Music

Festival Review: From Now On

They Is They Is at From Now On Festival [Photo by Adam Chard]

From Now On:

Curated by Shape Records, From Now On is a hidden gem of a festival that showcases the finest experimental music from the Cardiff music scene and further abroad. Situated over three days at Chapter Arts Centre, the venue becomes as integral a part to the festival as the musical acts. Art projects litter the festival line-up, with the interactive exhibit Arc Vertiac and the expansive CAM Sinema two installations that amuse and amaze outside of the traditional musical sets.

Friday

Kicking off the weekend, Cardiff via Netherlands’ Accu hit the ground running with a set reminiscent of larger synth-pop acts such as Purity Ring or Grimes.

Possibly the headliner of the whole weekend, Julia Holter played the last set of the night, picking material from 2013’s Loud City Song and last year’s Have You In My Wilderness, both critically acclaimed releases that serve as chamber pop’s best instalments in the genre in some time. Despite some technical difficulties, Holter remained calm (and hilarious) throughout, satisfying a packed Theatre with exquisite renditions of her great studio tracks.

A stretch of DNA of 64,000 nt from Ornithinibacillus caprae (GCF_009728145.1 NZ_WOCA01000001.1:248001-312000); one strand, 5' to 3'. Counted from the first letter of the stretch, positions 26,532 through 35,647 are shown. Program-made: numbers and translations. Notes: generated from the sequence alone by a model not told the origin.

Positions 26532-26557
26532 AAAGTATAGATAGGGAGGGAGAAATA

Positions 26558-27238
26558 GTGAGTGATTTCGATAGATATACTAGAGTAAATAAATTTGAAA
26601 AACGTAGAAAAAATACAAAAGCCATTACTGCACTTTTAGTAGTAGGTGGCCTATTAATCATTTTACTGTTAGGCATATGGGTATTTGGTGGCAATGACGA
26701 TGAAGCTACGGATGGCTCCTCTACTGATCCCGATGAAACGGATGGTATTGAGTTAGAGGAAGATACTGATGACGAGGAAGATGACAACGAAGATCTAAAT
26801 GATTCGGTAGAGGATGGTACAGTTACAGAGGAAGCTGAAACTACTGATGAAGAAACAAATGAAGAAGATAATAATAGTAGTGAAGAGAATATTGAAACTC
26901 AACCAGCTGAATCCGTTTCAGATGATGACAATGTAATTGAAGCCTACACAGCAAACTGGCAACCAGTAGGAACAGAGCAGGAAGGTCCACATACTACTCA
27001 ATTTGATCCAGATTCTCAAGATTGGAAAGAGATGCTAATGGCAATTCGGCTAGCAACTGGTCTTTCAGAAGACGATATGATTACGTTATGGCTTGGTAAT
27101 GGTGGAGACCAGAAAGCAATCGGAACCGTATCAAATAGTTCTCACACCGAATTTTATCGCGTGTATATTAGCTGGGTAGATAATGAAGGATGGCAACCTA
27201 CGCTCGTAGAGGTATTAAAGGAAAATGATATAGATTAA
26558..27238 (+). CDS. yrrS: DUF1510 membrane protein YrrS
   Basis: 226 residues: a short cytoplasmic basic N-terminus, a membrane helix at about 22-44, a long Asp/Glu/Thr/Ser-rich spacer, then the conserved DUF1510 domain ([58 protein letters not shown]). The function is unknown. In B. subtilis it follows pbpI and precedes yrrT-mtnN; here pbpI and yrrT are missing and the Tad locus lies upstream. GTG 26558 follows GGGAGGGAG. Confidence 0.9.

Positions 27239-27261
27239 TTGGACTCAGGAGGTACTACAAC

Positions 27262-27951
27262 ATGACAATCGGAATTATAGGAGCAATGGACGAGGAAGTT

Julia Holter at From Now On Festival [Photo by Adam Chard]
Julia Holter at From Now On Festival [Photo by Adam Chard]

Away from the main Theatre and out in the Stwidio, former Race Horses member Meilyr Jones put on an impressive performance that will continue to raise his profile ahead of debut solo album “2013”. Jones was a joy to watch on stage, with his antics extending to pacing across the front of the stage frantically, ripping up pieces of art of the walls and just generally taking the piss out of the audience. The set certainly paid homage to great frontmen of old, or a more modern comparison could be that of Ought’s erratic Tim Darcy.

Saturday

Dark, booming electronic music is the theme of Saturday, with Mark Lyken’s interpretation of Ben F Laposky’s “Oscillon”, mixing ethereal wave graphics with gloomy, ambient compositions. Bristol’s Giant Swan upped the ante with raw, driving techno-noise that blows any cobwebs away, before Apostille became the personification of a human wrecking ball or what a reincarnation of LCD Soundsystem would sound like if James Murphy thought his signature dance-punk was not explosive enough.